A California federal judge on Thursday denied Fiat Chrysler's motion to exclude expert testimony presented by a putative class of drivers alleging the company inadequately addressed clutch defects in certain Dodge vehicles, finding that the expert's formula, while straightforward, is sufficient.
The U.S. Department of Justice is taking a look at the proposed merger between Sprint and T-Mobile, Indonesian ride-hailing company Go-Jek received a $1 billion funding offer, and Deutsche Bank’s chairman has been talking to shareholders about a deal with Commerzbank.
The automotive industry is buckling up for accelerated developments in the rest of 2018 as highly anticipated new rules governing the rollout of self-driving vehicles, greenhouse gas emissions and U.S. trade relations take shape. Here, Law360 examines key automotive regulations that attorneys are watching.
An Uber driver’s class action alleging the ride-sharing company stiffs drivers on wages with a deceptive pricing model is substantially similar to several other suits filed before it and must therefore be put on hold, a California federal judge ruled on Wednesday.
Boucher LLP, Schneider Wallace Cottrell Konecky Wotkyns LLP, Bradley Grombacher LLP, and the Law Offices of Sahag Majarian II have been tapped to lead a consolidated class of Volkswagen AG salespersons allegedly harmed by the German automaker’s emissions cheating scandal, according to a California federal court order Thursday.
Defense contractors who tried to duck a False Claims Act suit by offering the government a refund over coffee must fork over more than $230,000, a federal judge in Pennsylvania ruled Thursday, saying they overcharged the U.S. military by tens of thousands of dollars for vehicle parts and failed to take the allegations seriously.
Drivers suing Fiat Chrysler and Bosch in multidistrict litigation over alleged evasion of emissions testing asked a California federal court Wednesday for class certification, saying common questions about the purported misconduct “decisively predominate” over individual questions.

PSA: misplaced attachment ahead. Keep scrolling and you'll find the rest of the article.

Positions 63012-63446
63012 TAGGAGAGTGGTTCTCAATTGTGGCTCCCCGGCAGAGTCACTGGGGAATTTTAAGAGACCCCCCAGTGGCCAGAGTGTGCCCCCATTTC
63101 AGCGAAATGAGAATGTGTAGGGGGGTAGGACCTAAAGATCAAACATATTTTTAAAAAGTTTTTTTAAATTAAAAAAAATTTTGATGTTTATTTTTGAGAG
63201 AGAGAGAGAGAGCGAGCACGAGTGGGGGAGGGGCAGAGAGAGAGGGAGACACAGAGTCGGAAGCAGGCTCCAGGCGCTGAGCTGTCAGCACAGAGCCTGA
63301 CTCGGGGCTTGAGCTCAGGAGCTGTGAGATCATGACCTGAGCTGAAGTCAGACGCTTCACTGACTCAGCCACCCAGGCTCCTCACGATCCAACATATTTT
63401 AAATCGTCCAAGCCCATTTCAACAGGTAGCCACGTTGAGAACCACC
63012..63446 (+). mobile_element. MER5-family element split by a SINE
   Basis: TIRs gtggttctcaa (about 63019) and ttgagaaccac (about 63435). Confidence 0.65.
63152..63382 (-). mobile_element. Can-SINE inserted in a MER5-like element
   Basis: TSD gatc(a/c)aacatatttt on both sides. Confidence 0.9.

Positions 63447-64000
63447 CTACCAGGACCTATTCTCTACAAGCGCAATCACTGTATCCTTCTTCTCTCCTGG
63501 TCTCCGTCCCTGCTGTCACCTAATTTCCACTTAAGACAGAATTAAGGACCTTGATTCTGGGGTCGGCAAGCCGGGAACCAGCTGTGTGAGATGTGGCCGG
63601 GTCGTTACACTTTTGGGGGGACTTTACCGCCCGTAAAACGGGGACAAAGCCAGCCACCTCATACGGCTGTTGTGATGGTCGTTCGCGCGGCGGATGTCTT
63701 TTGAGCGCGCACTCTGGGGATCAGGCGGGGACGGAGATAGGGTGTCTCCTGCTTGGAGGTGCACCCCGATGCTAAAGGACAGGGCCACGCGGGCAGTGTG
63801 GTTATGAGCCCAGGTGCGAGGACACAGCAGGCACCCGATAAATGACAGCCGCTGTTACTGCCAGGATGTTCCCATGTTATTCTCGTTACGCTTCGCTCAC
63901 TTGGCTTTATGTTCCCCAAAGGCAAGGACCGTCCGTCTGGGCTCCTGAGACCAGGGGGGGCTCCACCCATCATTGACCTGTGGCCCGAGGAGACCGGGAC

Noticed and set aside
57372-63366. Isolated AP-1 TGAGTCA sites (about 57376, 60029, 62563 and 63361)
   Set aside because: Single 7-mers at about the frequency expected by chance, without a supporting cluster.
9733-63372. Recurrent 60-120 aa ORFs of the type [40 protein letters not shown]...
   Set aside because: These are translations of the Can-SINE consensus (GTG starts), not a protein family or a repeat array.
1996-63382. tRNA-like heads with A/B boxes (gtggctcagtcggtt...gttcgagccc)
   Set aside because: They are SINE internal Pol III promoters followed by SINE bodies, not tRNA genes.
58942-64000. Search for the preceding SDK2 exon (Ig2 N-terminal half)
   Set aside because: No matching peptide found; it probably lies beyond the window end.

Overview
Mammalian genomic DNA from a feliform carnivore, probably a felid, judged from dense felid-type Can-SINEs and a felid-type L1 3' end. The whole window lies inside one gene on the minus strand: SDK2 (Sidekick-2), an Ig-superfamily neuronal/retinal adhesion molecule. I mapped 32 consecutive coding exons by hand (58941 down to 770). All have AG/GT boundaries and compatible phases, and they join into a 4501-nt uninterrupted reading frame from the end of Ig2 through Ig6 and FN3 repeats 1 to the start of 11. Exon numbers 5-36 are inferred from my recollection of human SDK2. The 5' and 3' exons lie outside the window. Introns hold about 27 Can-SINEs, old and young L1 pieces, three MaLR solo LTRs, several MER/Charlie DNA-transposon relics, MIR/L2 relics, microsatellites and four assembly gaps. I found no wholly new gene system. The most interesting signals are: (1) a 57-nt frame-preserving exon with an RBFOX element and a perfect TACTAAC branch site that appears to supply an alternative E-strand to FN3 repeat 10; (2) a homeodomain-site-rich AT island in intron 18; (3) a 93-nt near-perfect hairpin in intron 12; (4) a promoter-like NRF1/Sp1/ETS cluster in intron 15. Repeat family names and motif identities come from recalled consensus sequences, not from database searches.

More than 100 mostly Democratic members of Congress on Thursday blasted a recent proposal by the U.S. Environmental Protection Agency to require the publication of data underlying scientific studies that they say would actually harm scientific integrity.
The Oklahoma attorney general announced Wednesday that Volkswagen and related auto manufacturers have agreed to pay $8.5 million to settle the state’s allegations they used false and deceptive advertising in carrying out Volkswagen’s diesel emissions scandal.
Uber Technologies Inc. told a California federal judge on Tuesday that under its user agreement, only an arbitrator has the authority to address whether a proposed class of riders' claims over allegedly lax background checks are arbitrable, countering their argument that such an agreement would preclude a chance at relief.
Ford Motor Co. has urged the Eighth Circuit to vacate a lower court’s ruling that the car company violated the Employee Retirement Income Security Act in a widow’s suit over optional life insurance benefits for her late husband, arguing that it hadn’t acted in bad faith or flouted its duties.
An Illinois state judge on Tuesday tossed a lawsuit brought by the state of Illinois seeking more than $1 billion from Volkswagen AG for installing devices and software that cheated emissions tests, finding that the state claims are preempted by the federal Clean Air Act.
An Illinois federal judge on Tuesday granted a request from the parties in a proposed class action against Hyundai and Kia over certain allegedly defective engines to send their case to California, where similar claims are being litigated.
The D.C. Circuit on Tuesday rejected a bid by auto safety groups to force the U.S. Department of Transportation to immediately publish a proposed safety standard requiring automobile warnings when backseat passengers don't buckle up.
Major U.S. trading partners continued their campaign against the Trump administration’s national security-based steel and aluminum tariffs on Wednesday, with both Canada and the European Union filing new World Trade Organization cases alleging that the duties flout global trade rules.
The European Union announced Wednesday that its duties on more than $3 billion worth of U.S. goods will take effect in July as Brussels retaliates against the Trump administration’s steel and aluminum restrictions with a 25 percent levy on U.S. metals, vehicles, food products and scores of other items.